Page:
See Bryner , 428 P.3d at 1103 ("The relationship between a hospital and a patient is generally a contractual one – either expressed through signing the forms upon admission and consenting to treatment or implied through receiving emergency treatment even without signing the forms."); In re Nelson , 92 B.R. 837, 840 (Bankr. D. Minn. 1988) (under the hospital lien statute, the patient is legally deemed to have consented to the creation and attachment of the hospital lien).
Third, to perfect a hospital lien, UTAH CODE ANN. § 38-7-2(1) explains that the hospital must file a verified written notice in the district court in the county where the hospital is located. The notice must contain the details of who was injured, the date and amount of services rendered, and the person(s) alleged to be liable for the patient's injuries. The purpose of perfecting the lien by a court filing is to put the world on notice of the hospital lien. However, this notice is not only for the benefit of other creditors, but, as explained more fully below, it also informs a liable party that it must first pay the hospital lien, or it may have to pay twice.
Wainscott v. Centura Health Corp. , 351 P.3d 513, 521 (Colo. App. 2014) ("The objective of the filing requirement is to place any potentially liable parties on constructive notice that the hospital has a lien against any settlement or judgment involving the injured person.").
UTAH CODE ANN. § 38-7-2(2) and (3) next require that a copy of the notice of lien must be sent "by certified mail ... prior to the payment of any money to the injured person ... to the person ... alleged to be liable to the injured party for the injuries and/or damages sustained" and to "any insurance carrier that has insured the person ... against liability ...." The Court observes that a written notice is not sent to the injured patient. This omission is logical only if the lien already exists as between the hospital and the patient; otherwise, the hospital would be required to give the patient notice of the lien.
While the title of Utah Code Ann. § 38-7-2 includes the phrase, "Mailing to injured person, heirs or legal representative," the statute does provide that the notice be mailed to the injured person. Accordingly, the Court will not consider the title in interpreting the statute. See Funk v. Utah State Tax Comm'n , 839 P.2d 818, 820 (Utah 1992) (the title of a statute is not part of its text, and it should not be used for interpretation, especially when the statutory text is unambiguous and more specific than the title).
Indeed, the filing of a notice of lien is not intended to impact the rights of the hospital vis-à-vis the patient. UTAH CODE ANN. § 38-7-3 provides that if a liable party has notice of the hospital lien under § 38-7-2, and fails to pay the hospital lien, that party "shall be liable to the hospital for the amount that the hospital was entitled to receive." In other words, the purpose of the lien notice is not to create a security interest between the hospital and the patient but to put liable parties on notice that they must first pay the hospital lien or risk paying twice. Thus, the only plausible interpretation of the Hospital Lien Law, when taken as a whole, is that the lien attaches when the hospital furnishes services to a patient injured by reasons of an accident.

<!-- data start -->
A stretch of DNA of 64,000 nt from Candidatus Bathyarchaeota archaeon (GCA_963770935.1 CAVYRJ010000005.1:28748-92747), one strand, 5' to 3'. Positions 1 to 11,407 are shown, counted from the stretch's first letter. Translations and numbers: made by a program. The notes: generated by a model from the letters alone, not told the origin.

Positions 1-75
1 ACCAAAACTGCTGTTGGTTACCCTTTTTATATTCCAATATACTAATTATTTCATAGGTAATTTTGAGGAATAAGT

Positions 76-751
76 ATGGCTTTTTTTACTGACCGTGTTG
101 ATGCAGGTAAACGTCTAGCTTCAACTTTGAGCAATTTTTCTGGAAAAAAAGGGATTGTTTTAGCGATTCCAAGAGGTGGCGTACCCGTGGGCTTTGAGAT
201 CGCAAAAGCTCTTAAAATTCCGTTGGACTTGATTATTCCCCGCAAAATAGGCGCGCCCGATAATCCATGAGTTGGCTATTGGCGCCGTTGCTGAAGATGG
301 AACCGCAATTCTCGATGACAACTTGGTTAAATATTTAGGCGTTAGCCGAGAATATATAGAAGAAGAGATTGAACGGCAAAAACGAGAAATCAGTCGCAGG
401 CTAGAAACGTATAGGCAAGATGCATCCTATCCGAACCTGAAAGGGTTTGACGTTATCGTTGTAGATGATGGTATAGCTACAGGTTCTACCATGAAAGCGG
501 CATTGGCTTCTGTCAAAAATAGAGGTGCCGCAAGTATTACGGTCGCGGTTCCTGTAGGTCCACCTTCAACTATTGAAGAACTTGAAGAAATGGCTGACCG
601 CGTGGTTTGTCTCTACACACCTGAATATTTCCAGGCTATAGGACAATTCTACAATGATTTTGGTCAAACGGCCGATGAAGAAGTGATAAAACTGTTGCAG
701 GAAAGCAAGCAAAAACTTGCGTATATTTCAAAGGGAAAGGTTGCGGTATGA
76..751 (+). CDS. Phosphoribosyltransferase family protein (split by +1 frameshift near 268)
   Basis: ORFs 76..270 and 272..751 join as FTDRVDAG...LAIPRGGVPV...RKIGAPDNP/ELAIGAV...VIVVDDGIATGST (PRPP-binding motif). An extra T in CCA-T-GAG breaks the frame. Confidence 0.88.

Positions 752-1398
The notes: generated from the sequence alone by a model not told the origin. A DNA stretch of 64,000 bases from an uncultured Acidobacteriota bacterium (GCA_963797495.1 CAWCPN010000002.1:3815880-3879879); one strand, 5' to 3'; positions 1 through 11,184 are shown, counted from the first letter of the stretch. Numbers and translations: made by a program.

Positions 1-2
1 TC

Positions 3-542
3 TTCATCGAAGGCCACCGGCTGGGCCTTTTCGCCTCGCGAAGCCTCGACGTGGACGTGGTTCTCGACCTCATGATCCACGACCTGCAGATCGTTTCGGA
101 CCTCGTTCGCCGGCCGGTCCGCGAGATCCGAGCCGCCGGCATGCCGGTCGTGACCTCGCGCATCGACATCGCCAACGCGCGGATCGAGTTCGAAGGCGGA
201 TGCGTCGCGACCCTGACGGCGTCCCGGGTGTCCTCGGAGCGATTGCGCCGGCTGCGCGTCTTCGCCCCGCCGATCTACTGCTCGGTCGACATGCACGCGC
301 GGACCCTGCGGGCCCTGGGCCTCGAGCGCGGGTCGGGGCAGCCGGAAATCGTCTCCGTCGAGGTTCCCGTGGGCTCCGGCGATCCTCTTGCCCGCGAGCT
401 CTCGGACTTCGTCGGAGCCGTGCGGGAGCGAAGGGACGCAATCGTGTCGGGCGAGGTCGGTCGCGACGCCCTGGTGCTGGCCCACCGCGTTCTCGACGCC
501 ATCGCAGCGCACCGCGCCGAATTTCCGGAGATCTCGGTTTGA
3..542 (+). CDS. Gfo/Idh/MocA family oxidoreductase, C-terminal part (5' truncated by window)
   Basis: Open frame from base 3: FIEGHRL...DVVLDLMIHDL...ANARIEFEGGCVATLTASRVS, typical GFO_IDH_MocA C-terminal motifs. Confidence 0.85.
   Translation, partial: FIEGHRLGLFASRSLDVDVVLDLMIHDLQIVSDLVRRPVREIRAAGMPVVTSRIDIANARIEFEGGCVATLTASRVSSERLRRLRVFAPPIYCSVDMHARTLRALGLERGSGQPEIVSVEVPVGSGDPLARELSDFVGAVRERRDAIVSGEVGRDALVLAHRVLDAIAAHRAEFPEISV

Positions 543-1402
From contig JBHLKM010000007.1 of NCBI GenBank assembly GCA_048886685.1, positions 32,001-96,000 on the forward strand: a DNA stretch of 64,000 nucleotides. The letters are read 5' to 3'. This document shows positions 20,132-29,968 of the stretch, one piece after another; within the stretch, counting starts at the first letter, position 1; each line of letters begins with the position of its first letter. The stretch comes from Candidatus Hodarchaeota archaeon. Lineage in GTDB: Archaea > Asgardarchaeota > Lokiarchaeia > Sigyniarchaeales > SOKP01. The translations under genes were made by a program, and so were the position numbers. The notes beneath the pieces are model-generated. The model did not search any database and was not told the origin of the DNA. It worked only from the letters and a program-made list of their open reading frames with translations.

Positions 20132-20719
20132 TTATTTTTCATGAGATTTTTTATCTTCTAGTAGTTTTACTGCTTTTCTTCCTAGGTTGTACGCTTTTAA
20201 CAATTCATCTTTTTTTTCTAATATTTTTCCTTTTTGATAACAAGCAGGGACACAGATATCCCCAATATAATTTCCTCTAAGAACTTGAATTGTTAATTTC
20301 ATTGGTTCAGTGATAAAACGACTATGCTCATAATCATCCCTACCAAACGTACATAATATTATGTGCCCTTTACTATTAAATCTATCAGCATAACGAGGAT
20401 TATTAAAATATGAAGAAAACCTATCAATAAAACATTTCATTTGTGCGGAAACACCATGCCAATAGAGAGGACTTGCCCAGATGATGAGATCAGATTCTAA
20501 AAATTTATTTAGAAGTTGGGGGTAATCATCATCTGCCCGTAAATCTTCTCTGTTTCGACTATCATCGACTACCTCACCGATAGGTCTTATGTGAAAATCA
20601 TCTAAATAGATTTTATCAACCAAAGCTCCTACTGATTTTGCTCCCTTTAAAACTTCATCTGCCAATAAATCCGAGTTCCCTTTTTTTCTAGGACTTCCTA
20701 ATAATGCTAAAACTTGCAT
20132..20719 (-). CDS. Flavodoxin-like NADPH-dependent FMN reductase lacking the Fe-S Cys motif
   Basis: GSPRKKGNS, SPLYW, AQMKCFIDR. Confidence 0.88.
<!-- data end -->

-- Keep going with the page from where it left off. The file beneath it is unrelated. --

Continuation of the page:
Lastly, and most persuasively, is that the Hospital's interpretation is consistent with UTAH CODE ANN. § 38-7-2.5 that sets the consequences if a notice of lien is not properly filed under § 38-7-2. Specifically, subsection (3) provides: "Failure to meet the notice requirements of Subsections 38-7-2(1) and (2) does not: (a) invalidate any lien arising at common law or in equity or by any statute of this state ." This is a clear statement that the Utah legislature did not intend to invalidate a preexisting hospital lien based on a failure to satisfy the noticing requirements of § 38-7-2. Instead, the consequence for a failure to comply is (1) a denial of costs and attorney's fees to enforce the lien against the payor of compensation, or (2) damages for failure to remove or correct a noncomplying notice of lien. In other words, a hospital's failure to file a notice of lien under UTAH CODE ANN. § 38-7-2 does not invalidate the lien granted by § 38-7-1 at the time medical services are furnished.
Utah Code Ann. § 38-7-2.5(3) (emphasis added).
Utah Code Ann. § 38-7-2.5(1) and (2).
Based on a consideration of the "entire text, in view of its structure and of the physical and logical relation of its many parts," the Court finds that the Hospital Lien Law grants the hospital an immediate lien interest that attaches to the patient's entitlement to compensation for injuries when the hospital furnishes services to a patient injured by reason of an accident. Further, the Court finds that the notice requirements of UTAH CODE ANN. § 38-7-2 only relate to the perfection of the lien as to other parties, and specifically persons liable for the patient's injuries. Thus, the notice requirements do not negatively impact the attachment or effectiveness of the hospital lien as between the hospital and the patient.